Inside This Issue - News
Thrifty White: An Rx innovator
November 5th, 2012
by David Pinto
FARGO, N.D. – Traditionally, advancements in the practice and professionalism of community pharmacy have come incrementally, one small step at a time. Often, minor gains have been offset by narrowly conceived restrictive barriers advocated or put in place by health care constituencies less interested in advancements in the relevance of pharmacy than in influencing and manipulating the larger health care community.
Now comes an innovative initiative from a Minnesota-based 89-store drug chain with outlets across six states in the upper Midwest that shows every initial indication of nudging the practice of pharmacy from a profession dependent on and tied to the dispensing of prescription drugs to one whose success is based on the professional involvement, knowledge, wisdom, judgment and commitment of the pharmacist.
The drug chain in question is Thrifty White Pharmacy, and the series of initiatives it has rolled out over the past two years has succeeded in eliminating many of the mechanical functions that have traditionally defined and limited the role of the pharmacist at store level, replacing them with an expanded role in patient counseling and medication therapy management.
The programs turn on the inarguable premise that the pharmacist’s professional life is tied to doing more than dispensing prescriptions, and indeed that encouraging patient compliance and managing the patient’s medication therapy is the role pharmacists must play going forward if they are to exert a positive influence on health care outcomes.
According to a 2009 New England Health Institute study, poor medication adherence results in over $290 billion annually in avoidable costs to the U.S. health care system.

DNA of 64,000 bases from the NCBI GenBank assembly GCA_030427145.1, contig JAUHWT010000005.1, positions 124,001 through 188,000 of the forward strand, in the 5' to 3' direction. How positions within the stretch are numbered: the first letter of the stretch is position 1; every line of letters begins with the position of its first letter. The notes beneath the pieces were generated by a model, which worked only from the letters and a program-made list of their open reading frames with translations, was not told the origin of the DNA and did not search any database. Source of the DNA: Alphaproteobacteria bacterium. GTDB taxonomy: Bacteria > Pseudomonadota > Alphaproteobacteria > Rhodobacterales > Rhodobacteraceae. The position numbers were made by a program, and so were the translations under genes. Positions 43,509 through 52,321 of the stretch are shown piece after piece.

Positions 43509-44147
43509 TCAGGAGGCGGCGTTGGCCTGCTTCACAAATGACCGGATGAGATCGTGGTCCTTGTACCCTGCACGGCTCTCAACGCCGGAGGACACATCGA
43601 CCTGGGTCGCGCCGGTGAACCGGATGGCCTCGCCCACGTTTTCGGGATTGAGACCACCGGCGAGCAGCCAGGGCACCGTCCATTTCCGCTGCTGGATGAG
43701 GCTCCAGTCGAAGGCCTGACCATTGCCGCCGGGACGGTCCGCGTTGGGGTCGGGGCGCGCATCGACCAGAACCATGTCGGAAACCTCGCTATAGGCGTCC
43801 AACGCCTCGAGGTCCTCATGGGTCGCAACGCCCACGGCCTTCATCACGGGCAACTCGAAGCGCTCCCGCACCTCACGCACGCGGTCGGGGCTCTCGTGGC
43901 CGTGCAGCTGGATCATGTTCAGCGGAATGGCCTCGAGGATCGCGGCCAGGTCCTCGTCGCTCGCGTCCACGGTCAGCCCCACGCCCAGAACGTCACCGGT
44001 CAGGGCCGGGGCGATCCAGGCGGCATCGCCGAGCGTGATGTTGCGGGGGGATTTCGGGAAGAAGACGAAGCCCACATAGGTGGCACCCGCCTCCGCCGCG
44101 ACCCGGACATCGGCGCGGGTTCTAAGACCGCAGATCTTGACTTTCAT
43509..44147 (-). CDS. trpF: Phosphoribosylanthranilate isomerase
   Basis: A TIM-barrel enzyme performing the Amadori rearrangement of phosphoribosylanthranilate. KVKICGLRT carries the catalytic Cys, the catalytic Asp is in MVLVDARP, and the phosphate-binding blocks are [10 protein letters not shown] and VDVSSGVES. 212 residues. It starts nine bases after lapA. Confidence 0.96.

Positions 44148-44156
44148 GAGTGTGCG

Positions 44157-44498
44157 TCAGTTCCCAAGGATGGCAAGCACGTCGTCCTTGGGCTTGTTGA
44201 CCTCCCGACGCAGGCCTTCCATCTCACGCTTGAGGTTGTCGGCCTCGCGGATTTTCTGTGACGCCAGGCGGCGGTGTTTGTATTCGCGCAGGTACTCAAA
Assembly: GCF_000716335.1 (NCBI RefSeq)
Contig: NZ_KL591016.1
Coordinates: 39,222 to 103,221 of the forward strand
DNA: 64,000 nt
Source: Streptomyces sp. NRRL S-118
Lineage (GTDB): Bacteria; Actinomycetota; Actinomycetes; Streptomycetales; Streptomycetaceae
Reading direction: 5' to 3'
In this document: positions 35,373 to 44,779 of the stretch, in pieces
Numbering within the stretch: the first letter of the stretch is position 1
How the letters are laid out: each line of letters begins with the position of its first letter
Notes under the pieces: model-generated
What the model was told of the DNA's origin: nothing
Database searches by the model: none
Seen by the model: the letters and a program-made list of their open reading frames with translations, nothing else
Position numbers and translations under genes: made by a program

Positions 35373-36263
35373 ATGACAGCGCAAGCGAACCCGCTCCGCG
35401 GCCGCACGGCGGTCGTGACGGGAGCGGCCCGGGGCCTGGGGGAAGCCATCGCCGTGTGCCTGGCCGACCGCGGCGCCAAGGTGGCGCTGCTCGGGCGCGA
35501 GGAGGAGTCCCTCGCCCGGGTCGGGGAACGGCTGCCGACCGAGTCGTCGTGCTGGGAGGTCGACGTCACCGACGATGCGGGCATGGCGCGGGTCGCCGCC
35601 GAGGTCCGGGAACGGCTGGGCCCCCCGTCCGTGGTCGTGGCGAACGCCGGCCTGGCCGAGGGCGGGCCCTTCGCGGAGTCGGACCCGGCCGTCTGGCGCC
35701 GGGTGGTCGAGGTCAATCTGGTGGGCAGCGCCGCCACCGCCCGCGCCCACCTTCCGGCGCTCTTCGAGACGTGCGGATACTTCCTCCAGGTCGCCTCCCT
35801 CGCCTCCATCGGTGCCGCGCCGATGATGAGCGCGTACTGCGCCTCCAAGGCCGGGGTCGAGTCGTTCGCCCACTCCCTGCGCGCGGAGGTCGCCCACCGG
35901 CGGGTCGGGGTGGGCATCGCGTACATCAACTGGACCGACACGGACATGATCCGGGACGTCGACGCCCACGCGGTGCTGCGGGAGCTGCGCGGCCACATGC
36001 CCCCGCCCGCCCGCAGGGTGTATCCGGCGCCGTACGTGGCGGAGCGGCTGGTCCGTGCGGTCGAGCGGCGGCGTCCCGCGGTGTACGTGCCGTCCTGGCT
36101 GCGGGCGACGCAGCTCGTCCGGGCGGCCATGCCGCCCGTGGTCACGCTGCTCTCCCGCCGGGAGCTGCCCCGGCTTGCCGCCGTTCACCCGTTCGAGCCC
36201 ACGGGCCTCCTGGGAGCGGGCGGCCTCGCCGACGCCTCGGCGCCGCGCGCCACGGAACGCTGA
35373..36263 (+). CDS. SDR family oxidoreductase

To that end, the filling of maintenance prescriptions has been largely transferred from the individual stores to state-of-the-art, robotically dependent central-fill facilities located here. Prescriptions are filled more quickly and economically than at store level, with no decline in safety or accuracy. Prescriptons are then shipped daily by courier to the individual stores for delivery to the patients. If the patient prefers, prescriptions may be home- or office-delivered, or sent by mail. (Some 80% of the maintenance prescriptions are picked up at the store, while 15% are mailed and 5% are delivered to a home or business address.)
Utilizing the central-fill options — some 65% of Thrifty White’s total maintenance prescriptions are now filled at these facilities — has led to initiatives that allow the pharmacist the freedom to perform more of the duties community pharmacists have been educated and trained, though not always encouraged, to perform. The initiatives include the following:
• Ready Refill — Maintenance prescriptions are automatically filled ahead of time and are ready for the patient each month. The pharmacy will even call to let the patient know the prescription is ready. The key to the service is the utilization of the central-fill facility to process maintenance prescriptions ahead of time, from which they are shipped overnight to the individual stores or, should the patient prefer, delivered or mailed to his home or office.
• Medication Synchronization (Med Sync) — perhaps the most significant of the Thrifty White initiatives, Med Sync encourages patients to pick up all their monthly prescriptions at the same predesignated day each month. An automated call notifies the patient 10 days before prescription pickup is scheduled, both to determine if the patient’s drug regimen has changed and to confirm the pickup date. Two additional calls are made to insure the patient picks up the prescription as scheduled. “Studies have found that patients are three to eight times more likely to take their medication when they use the Thrifty White Med Sync program” says Thrifty White president Bob Narveson.